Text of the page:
How this California official is building a disturbing genetic surveillance system

How this California official is building a disturbing genetic surveillance system
Photo via the Office of the District Attorney of Orange County

by Rory Fleming

Here’s a good formula for dystopia: a ”spit-and-acquit” program to create a genetic surveillance system in return for non-prosecution of misdemeanors; a district attorney who thinks that people in recovery from problematic drug use are dangerous; and a rich county with “brain drain” fueled by millennial flight.

Where in California might this be? You’d be right if you guessed Orange County, cradle of eat-the-poor politicians like Richard Nixon and Ronald Reagan. A generation of angsty 2000s teens know it for The O.C., a portrayal of an outcast kid in a snobby beachside society. Fewer realize that its district attorney, Todd Spitzer, acts like some kind of dictator of Disneyland.

Spitzer (pictured above) only took office in January, but sadly, the attitude he embodies is nothing new—even if some locals were hopeful it would end.

For decades, Orange County prosecutors collaborated with the sheriff’s office to illegally ask certain prisoners to coax confessions out of suspects held in the county jail. When the story broke in 2016, the US Department of Justice opened an official investigation against the DA and sheriff’s offices. (The ACLU is still pursuing a case to end the informant program, with an appeal brief due soon.)

A judge found that then-DA Tony Rackauckas committed such egregious prosecutorial misconduct in this context that he was no longer allowed to seek the death penalty for Scott Dekraii, the worst mass shooter in the county’s history. Rackauckas has since admittedthat he suspected criminal wrongdoing by at least one of his prosecutors all along.

That was just the highlight for Rackauckas, whose brazen corruption was larger than life. Rackauckas also became the first DA to get a civilian review board. And outside of the courtroom, he was also known for getting his government employees to run his sham children’s charity, the Tony Rackauckas Foundation, and for wining and dining politicians with law enforcement money.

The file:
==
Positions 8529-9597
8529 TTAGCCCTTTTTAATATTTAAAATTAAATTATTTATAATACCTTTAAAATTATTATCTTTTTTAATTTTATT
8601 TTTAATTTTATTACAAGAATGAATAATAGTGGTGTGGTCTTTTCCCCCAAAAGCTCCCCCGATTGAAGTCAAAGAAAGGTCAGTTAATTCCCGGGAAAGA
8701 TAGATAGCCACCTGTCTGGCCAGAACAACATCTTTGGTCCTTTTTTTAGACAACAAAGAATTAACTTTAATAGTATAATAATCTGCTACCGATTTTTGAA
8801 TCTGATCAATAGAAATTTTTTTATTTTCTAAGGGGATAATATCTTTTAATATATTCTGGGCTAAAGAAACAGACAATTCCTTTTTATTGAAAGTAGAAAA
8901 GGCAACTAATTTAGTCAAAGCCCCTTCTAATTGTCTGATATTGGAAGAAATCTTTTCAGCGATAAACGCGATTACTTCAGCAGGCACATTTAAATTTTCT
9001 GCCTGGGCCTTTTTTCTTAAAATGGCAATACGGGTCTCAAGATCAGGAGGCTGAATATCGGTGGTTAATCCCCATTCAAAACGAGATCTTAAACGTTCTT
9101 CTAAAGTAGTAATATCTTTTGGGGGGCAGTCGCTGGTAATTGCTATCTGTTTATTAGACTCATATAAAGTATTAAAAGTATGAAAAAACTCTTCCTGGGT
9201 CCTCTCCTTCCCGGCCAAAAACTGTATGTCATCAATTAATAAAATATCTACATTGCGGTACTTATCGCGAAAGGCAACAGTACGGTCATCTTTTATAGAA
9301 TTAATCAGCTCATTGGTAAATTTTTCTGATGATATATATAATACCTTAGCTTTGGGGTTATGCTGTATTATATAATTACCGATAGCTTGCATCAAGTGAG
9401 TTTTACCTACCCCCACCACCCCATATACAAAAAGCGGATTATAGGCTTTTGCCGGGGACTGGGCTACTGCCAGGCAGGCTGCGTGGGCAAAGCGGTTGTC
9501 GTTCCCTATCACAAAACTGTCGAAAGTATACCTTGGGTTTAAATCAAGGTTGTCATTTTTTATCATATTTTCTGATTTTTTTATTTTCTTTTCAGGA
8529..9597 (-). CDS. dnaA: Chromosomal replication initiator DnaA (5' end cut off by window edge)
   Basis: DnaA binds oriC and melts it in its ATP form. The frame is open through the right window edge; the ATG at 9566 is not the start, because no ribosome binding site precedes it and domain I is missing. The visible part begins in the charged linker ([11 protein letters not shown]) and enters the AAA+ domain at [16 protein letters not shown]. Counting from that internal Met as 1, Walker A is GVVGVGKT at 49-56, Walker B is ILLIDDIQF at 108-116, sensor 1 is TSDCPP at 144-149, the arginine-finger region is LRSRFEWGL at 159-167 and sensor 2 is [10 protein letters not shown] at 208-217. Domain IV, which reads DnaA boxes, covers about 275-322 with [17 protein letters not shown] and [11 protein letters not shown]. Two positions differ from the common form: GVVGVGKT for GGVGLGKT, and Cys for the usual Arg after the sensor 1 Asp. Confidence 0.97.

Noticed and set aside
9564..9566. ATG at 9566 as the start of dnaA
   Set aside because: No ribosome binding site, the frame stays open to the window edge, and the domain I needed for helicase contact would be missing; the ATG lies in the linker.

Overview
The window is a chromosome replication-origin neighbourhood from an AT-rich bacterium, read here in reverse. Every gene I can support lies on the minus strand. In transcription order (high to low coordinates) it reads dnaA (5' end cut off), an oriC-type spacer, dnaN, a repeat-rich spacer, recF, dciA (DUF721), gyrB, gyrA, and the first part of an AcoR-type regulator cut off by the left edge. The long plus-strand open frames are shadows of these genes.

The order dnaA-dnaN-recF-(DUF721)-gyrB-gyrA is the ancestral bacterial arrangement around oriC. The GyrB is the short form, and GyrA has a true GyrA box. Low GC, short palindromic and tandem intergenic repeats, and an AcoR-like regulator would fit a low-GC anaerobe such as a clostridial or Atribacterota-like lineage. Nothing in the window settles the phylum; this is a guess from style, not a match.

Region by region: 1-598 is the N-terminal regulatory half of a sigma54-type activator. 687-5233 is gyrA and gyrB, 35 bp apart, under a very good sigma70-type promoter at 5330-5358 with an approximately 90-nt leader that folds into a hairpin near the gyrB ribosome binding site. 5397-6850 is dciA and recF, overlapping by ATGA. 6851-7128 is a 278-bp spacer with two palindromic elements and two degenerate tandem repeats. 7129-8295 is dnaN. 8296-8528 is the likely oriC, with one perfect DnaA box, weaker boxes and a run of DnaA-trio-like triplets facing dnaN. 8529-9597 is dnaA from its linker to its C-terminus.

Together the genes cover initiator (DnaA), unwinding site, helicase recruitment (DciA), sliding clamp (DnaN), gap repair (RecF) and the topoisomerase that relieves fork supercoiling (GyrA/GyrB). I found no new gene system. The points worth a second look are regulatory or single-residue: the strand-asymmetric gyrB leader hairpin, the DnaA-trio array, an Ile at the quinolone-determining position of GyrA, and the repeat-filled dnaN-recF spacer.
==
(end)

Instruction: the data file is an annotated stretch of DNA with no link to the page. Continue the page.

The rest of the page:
Every time there was a new scandal, one man cried out for Rackauckas’s head louder than any other: then-County Supervisor Todd Spitzer—who beat Rackauckas out as DA in the 2018 Republican primary.

In theory, Spitzer and Rackauckas should be spiritual brothers, not mortal enemies. Rackauckas opposed every recent criminal justice reform ballot initiative that California voters have supported in recent years; Spitzer also fear-mongered about these changes. At various points, both have cosied up with Henry Nicholas, a pro-”victims’ rights” tech billionaire who has been indicted for fraud, accused of threatening to kill his ex-wife, and charged for trafficking drugs on his private jet.

And despite claiming that he has “some serious concerns” about it, Spitzer loves the “spit-and-acquit” misdemeanor clearance system that Tony Rackauckas initiated. In a new investigation published by the California Law Review, UC Berkeley Law Professor Andrea L. Roth found that 150,000 people have so far paid $75 for a technician to take a DNA sample in lieu of being prosecuted for misdemeanors by Spitzer’s office.

While Congress has previously created DNA databases—like CODIS and NDIS—with the aim of solving extremely serious crimes like murder and rape, there are limits on what can be collected and from whom.

“These are the population that is the worst of the worst,” he said of homeless people, “and they do include sex offenders.”

In contrast, Spitzer is running what could be called a NIMBY—“Not In My Back Yard”— database for potential petty offenders, with no oversight, by dictatorial whim.

Spitzer proudly identifies as a NIMBY kind of person. As a county supervisor in March 2018, he issued the sole “No” vote on the Orange County Board of Supervisors against proposed new homeless shelters. When asked for his reasoning, he fear-mongered that homeless people were a danger to residents’ children.

“These in my opinion are the population that is the worst of the worst,” he said, “and they do include sex offenders.”

On the DA campaign trail, Spitzer bragged about having co-drafted Megan’s Law, which made the sex offender registry—then a lifetimerequirement for any level of sex offense—publicly available online. In one editorial, he wrote that “Reckless ‘Sober’ living ‘homes’” made the county “not safe”—reflecting his confidence in handful of county residents living near new sober homes who claimed an uptick in crime.

The world is undeniably moving in the direction of imposing increasingly invasive surveillance on everybody. But by all public accounts, DA Spitzer’s NIMBY database is the only one like it.

It’s still not unthinkable that it could be stopped. Unlike big-data gang databasesfacial recognition surveillance or crime registries, spit-and-acquit is not yet powerfully embedded. It could yet be cut off at the source in OC—before law enforcement gets reliant on an easier tool to conduct the War on Drugs and other abuses than it ever imagined.

But that would require state legislators in Sacramento to sit and think a little: ”Would I be happy if my son or daughter gets caught with an ecstasy pill at Coachella, then gets put in a genetic catalog for monitoring for the rest of their lives? Not in my backyard...”


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